Funeral Party

Funeral Party is a 4-piece American band made up of Chad Elliot, James Lawrence Torres, and Kimo Kauhola. They formed the band one night in a park in their hometown of Whittier, California, a suburb just outside Los Angeles, California, choosing to name themselves after The Cure song of the same name. The band became their ticket out of Whittier: "We all came from the same shitty town, and you have two choices: grow up and get a job or get out. That's what we tried to do with the band..."
Funeral Party tirelessly performed every weekend at backyard parties and warehouses in the Los Angeles area. One show they played in a gang-affiliated location involved somebody in the crowd being stabbed while they performed "New York City Moves to the Sound of L.A.". Initially they didn't own any musical equipment of their own and had to borrow it from the bands they performed with. After seeing a performance, Lars Stalfors, an engineer and producer with The Mars Volta at the time, invited the band to record. The recording sessions took place during The Mars Volta's off hours, and yielded the song "Chalice."
Funeral Party garnered music industry attention in late 2007 with the release of an article, falsely attributed to the Los Angeles Times, which touted the band as, "Princes of the Eastside." The article accurately noted that Funeral Party shared a core audience with such bands as Moving Units, The Rapture, and LCD Sound System, and illuminated the burgeoning East Los Angeles scene as a hotbed of young talent. The article was rampantly distributed online among those familiar with the group, and caused an uproar among bands and musicians who displayed a territorial sense of ownership over the East Los Angeles music scene, which mobilized local polemics regarding Funeral Party, and often rendered their singer a target for violence. During 2007 and early 2008, Funeral Party shows were usually shut down by law enforcement before the band performed, which only added to the group's notoriety.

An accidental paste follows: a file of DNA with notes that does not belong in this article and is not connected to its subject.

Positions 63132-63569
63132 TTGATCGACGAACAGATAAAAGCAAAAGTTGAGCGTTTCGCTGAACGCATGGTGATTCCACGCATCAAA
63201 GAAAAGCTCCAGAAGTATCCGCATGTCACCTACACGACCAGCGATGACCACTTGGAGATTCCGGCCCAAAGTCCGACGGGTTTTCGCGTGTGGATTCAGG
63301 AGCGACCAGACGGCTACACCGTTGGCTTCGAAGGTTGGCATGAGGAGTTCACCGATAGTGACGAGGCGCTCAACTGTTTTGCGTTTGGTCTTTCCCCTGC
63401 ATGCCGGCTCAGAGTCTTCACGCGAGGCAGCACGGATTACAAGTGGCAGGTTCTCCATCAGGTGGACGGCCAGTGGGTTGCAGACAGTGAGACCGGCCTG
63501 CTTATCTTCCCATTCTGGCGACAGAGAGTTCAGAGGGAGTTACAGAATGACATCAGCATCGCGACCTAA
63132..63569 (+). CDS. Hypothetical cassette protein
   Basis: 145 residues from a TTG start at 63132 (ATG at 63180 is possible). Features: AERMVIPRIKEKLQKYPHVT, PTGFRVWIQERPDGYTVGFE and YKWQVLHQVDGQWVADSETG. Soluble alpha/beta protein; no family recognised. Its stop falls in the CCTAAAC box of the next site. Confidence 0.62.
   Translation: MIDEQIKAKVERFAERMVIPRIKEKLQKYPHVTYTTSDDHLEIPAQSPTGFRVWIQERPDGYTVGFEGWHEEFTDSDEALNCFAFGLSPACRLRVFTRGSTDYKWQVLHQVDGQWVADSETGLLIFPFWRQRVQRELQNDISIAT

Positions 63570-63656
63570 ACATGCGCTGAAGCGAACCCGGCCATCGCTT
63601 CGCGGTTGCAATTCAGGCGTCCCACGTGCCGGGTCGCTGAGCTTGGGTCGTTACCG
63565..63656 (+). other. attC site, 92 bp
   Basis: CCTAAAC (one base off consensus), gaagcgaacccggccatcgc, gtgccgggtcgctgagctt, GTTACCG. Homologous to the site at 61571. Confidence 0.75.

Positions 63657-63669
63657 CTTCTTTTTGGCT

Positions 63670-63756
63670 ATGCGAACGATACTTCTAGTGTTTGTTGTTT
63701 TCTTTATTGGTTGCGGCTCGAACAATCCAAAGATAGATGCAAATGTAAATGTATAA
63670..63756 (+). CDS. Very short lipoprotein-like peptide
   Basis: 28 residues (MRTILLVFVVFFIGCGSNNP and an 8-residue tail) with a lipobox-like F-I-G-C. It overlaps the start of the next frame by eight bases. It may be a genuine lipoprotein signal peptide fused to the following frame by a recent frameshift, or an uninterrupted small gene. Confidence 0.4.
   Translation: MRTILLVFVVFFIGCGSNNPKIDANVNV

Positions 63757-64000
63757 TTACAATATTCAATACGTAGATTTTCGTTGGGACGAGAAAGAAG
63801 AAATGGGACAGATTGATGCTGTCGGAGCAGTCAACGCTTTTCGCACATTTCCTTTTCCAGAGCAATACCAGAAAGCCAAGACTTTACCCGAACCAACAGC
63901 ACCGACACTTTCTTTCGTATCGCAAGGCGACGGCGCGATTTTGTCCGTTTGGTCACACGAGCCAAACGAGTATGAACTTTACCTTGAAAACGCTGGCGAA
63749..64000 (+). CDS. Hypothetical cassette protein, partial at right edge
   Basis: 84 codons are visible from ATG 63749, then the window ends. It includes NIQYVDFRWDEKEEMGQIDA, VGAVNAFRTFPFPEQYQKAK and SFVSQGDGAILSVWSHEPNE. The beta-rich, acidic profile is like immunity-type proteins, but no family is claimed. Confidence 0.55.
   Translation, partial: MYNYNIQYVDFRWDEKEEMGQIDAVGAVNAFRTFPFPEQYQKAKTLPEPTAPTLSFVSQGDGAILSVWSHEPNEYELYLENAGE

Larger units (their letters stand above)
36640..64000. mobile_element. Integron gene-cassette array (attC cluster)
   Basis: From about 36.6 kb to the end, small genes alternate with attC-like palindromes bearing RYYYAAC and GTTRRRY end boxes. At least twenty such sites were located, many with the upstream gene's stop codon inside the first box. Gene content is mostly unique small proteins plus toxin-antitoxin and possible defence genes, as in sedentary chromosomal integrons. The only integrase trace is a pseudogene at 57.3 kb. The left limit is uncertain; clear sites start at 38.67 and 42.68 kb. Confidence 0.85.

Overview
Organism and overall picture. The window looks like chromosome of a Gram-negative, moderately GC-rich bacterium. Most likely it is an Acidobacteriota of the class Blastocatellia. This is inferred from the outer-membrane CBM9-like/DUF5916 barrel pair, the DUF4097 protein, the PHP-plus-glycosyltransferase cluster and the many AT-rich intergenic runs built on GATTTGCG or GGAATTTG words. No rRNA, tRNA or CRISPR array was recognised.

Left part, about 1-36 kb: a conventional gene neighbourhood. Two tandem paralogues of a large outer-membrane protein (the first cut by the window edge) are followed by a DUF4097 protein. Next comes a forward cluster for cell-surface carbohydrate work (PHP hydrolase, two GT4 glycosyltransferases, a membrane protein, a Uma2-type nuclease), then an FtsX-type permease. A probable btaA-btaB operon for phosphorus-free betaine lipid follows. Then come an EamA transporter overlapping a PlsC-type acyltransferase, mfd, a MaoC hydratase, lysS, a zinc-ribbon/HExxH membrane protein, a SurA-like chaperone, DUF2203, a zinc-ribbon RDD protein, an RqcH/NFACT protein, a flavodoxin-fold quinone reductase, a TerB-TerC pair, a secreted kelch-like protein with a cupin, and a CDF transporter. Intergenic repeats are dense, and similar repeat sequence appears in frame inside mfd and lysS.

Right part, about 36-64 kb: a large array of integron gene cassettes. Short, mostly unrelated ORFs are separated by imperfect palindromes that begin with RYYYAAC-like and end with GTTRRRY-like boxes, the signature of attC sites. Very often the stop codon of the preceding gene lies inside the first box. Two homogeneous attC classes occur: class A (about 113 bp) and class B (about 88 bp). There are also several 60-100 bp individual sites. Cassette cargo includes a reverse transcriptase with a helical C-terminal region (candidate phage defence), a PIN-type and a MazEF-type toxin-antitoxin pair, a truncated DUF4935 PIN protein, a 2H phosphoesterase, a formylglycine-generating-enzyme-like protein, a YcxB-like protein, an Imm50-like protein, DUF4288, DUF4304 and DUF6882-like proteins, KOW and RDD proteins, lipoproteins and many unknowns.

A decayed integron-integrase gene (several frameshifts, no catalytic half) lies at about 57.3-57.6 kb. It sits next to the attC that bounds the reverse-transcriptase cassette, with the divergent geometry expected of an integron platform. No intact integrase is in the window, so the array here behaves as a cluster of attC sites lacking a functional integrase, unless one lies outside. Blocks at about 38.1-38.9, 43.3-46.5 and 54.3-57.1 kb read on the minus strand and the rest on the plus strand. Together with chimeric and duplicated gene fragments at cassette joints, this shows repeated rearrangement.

The band first signed to Fearless Records; however, Fearless decided not to release Funeral Party's full-length due to a marketing dispute. Fearless opted instead to release the band's demos on the 2008 Bootleg EP. To promote the EP, Funeral Party embarked on a two-week tour of the US, supporting the French artist, Yelle. Funeral Party embarked on a subsequent US tour, during which they were dropped. The tour concluded in Austin at the South by Southwest music festival and conference, where the band's procured a new record deal.
After moving on from Fearless, the band signed to Sony Music for their debut release The Golden Age of Knowhere which was released on January 24, 2011 in the UK, and on January 21, 2011 digitally/January 28, 2011 physically in Australia. The US release date was March 29, 2011.
, NME placed them at number 47 on their '50 Best New Bands of 2010' end-of-year list.
They supported this first release with appearances on the Late Show with David Letterman, Jimmy Kimmel Live! and Conan.
Their song "New York City Moves to the Sound of L.A." was featured in a Taco Bell commercial for the "Doritos Locos Taco" in which a group of friends travel a very long distance to get tacos. The song is currently the introductory background music for "The Really Big Show with Tony Rizzo" on the Cleveland, OH radiostation ESPN850 WKNR.